Foretravel coaches are equipped with what are termed “externally excited” alternators.
These are not the same alternators used in the large trucks that run on our nation’s highways.
This fact is often misunderstood in a majority of large truck repair shops. Often
Foretravel customers must utilize these shops when they experience charging problems
on the road. Most of these truck repair facilities are only familiar with what are termed “internally excited” alternators which maintain a single bank of batteries (12 volt supplied to the large output post continually).
Foretravel, as well as other coach manufacturers, utilize a battery isolator in the alternator charging circuit. The alternator must be able to maintain two separate banks of batteries, one bank for the house batteries and one bank for the engine batteries, at a particular set voltage.
When a battery isolated system is used, the alternator has to be turned on, excited, from an ignition source. That process is termed “externally excited”. During testing with the main engine not running, there will be no voltage is present on the large positive output terminal of the alternator.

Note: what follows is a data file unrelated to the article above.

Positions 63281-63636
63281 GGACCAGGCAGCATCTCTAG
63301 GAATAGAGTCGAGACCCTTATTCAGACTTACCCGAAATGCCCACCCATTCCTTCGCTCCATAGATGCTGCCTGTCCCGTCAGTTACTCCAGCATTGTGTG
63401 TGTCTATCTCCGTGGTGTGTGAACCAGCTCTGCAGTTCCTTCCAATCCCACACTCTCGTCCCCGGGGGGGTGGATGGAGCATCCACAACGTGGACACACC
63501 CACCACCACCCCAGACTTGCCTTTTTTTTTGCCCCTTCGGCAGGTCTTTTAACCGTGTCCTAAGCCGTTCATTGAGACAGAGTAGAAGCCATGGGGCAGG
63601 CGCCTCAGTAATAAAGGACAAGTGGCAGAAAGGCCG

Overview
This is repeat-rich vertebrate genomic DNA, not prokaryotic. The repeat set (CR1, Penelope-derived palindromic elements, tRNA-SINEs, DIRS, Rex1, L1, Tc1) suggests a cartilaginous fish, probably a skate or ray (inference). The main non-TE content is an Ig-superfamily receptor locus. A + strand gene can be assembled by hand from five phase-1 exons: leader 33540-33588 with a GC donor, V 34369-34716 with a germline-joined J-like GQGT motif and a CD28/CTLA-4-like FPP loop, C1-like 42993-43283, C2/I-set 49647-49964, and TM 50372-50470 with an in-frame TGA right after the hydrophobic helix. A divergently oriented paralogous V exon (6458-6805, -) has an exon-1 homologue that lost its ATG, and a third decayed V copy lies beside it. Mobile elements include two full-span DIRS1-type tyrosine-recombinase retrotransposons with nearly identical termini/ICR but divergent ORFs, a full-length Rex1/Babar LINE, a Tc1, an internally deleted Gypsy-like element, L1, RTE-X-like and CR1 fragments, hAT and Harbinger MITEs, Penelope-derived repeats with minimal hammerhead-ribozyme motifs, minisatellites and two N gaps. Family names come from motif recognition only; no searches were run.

The alternator that Foretravel employs has two large terminals, one positive and one negative, on the back, as well as two small terminals. The two small terminals tell the voltage regulator what to do. One small terminal is labeled DUVAC and the other small terminal is labeled IGN.
The DUVAC terminal monitors (senses) the output voltage. The sensing wire runs from the DUVAC terminal directly to the engine battery side of the isolator on 2000 year model Foretravel’s to present. Earlier models sensed from the remote start panel.
The IGN (ignition) terminal turns on (excites) the alternator to start charging. This circuit is powered up when the ignition key is turned on. The only way the ignition terminal voltage will affect charge output voltage is if no voltage is present. It takes minimal voltage to start the alternator charging (7-7.5 VDC).
When checking the output voltage directly at the alternator while the alternator is charging, the output voltage will read higher than at the batteries. This is because there will be approximately a 1 volt drop from the output terminal of the alternator to the actual charge voltage at the engine battery terminal. This drop occurs in the isolator and associated wiring to the batteries.
Example: When reading the output voltage at the alternator with fully charged batteries and a properly functioning alternator, your readings should be approximately 15 volts dc (+/-), this in turn will allow for a maximum voltage at the batteries to be 14.1 vdc (batteries allowing for a normal 1volt dc drop in voltage through the isolator).